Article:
Large companies contribute disproportionately more to a country’s economic performance than smaller ones, according to a new EU-funded survey.

Bigger corporations are more productive, they pay higher wages, enjoy higher profits, and are more successful in international markets, said the report by European Firms in a Global Economy (EFIGE), an EU-funded project.

Therefore, a country's economic performance can be linked to its number of big corporations, says the survey, which was carried out under the supervision of Brussels-based think tank Bruegel.

This is one of the conclusions in EFIGE's new report, Breaking down the barriers to firm growth in Europe. The report systematically explores the interaction between firm and country characteristics through a survey of about 15,000 manufacturers in Austria, France, Germany, Hungary, Italy, Spain and the United Kingdom.

Differences in the firm size profile of different European countries are dramatic, according to EFIGE. Companies in Spain and Italy are, for example, on average 40% smaller than those in Germany.

According to the authors of the report, it is important to understand the roots of the differences as they are "key to improving the economic performance of Europe’s lagging economies."

The low-average firm size translates into a chronic lack of large firms. In Spain and Italy a mere 5% of manufacturing firms have more than 250 employees, compared to a much higher 11% in Germany. The average firm size in Spain and Italy is, respectively, 49.3 and 42.7 employees, compared to 76.4 on average in Germany.

Analysts say large companies are more innovative

In all the countries in the survey, the exporting firms are also found to be larger and do more research and development (R&D).

"This suggests that barriers to R&D and trade are the main culprits that slow down firm growth. Countries that face higher trade costs provide fewer opportunities for businesses to become large. And a relative absence of R&D spending puts a break on firm growth, leading to a size distribution skewed towards smaller firms," the report said.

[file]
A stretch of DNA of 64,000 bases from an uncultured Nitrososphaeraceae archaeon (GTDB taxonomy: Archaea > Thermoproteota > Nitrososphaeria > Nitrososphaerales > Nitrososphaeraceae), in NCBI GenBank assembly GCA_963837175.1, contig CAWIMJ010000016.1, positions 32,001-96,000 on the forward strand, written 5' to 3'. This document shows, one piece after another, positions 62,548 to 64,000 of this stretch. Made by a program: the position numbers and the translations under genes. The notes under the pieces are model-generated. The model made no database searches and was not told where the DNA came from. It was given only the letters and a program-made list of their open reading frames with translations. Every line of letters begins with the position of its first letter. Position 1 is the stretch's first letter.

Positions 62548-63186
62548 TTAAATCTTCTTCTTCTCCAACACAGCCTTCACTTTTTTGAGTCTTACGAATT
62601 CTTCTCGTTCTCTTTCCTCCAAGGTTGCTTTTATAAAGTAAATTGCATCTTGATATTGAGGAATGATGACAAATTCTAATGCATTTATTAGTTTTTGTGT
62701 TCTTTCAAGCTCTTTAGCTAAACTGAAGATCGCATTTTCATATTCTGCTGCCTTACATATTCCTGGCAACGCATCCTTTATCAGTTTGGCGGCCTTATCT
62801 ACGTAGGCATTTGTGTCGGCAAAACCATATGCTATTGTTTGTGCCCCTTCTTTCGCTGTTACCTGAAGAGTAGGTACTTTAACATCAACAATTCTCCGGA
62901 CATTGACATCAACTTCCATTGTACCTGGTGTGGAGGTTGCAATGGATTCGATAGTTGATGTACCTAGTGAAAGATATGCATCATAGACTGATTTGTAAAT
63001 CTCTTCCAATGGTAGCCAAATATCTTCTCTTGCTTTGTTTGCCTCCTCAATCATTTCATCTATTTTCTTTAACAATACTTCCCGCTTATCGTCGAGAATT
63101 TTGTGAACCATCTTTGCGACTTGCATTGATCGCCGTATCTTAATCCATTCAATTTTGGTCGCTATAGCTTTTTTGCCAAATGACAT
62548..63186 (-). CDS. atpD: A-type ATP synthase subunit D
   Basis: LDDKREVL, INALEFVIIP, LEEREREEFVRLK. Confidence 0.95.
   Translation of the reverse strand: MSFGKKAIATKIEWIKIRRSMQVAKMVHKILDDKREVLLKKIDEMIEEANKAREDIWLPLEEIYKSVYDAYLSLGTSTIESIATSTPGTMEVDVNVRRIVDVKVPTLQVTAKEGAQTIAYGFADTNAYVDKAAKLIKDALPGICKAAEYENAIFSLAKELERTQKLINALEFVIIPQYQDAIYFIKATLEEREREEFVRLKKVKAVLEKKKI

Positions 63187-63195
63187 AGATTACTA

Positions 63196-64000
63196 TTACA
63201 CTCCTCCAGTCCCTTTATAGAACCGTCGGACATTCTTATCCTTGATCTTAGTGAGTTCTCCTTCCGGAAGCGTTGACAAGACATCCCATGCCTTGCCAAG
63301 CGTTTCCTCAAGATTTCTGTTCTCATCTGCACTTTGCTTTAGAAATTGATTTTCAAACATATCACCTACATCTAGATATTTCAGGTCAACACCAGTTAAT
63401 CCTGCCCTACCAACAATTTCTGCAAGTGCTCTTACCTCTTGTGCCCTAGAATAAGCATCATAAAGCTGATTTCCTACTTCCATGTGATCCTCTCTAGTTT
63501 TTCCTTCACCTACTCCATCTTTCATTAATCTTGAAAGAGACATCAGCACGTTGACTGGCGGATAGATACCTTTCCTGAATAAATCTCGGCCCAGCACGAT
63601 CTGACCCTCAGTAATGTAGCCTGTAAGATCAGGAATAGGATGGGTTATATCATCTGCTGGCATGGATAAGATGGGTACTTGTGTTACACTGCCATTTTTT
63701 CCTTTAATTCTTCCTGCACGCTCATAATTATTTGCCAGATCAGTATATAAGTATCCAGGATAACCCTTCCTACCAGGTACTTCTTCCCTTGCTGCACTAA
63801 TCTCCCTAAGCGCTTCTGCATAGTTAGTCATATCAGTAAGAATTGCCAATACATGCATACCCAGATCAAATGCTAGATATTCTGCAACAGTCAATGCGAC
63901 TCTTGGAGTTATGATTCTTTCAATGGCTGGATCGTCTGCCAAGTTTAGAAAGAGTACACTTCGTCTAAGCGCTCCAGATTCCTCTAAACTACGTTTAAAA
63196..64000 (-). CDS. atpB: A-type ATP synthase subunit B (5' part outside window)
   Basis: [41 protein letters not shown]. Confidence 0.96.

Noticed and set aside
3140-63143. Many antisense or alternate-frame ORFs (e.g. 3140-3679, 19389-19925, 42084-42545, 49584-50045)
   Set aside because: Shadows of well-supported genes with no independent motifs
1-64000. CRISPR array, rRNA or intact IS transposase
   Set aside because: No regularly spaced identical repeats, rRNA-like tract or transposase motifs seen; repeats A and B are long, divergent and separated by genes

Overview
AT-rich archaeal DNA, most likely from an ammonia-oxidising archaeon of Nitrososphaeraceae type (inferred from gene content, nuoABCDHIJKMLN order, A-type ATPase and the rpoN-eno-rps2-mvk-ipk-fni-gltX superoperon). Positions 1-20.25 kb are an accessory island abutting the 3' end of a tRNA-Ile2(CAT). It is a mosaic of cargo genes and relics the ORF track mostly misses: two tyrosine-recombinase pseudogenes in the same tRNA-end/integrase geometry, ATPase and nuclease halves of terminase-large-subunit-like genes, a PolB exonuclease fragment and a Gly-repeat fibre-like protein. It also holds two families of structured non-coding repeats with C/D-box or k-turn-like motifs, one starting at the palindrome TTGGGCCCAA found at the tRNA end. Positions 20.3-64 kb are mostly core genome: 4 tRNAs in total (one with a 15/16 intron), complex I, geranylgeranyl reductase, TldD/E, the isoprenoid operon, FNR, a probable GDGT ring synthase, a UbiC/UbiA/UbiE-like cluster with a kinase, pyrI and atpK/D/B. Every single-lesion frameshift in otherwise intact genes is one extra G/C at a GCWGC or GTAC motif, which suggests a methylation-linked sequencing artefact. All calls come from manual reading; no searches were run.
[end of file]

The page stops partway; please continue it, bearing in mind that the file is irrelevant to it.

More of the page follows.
Trade and innovation are not independent, but interact in significant ways. For example, a reduction in trade costs tends to stimulate innovation as it allows firms to become larger. This makes it easier for the firm to bear the fixed costs of R&D.

To identify the barriers to firm growth, the authors behind the report say a model is needed to analyse different factors such as trade costs, innovation costs and tax distortions.

For example, if trade was to be ignored, then the model would predict that both Spain and Italy have high innovation costs. But once trade is introduced, the model finds that the large proportion of small firms in Italy is mainly due to high innovation costs, whereas in Spain it is due to a combination of high trade and high innovation costs.

If Italy wants to reduce the barriers to business growth, the country should mainly focus on promoting innovation. In Spain the emphasis should also be on cutting trade costs and improving access to international markets.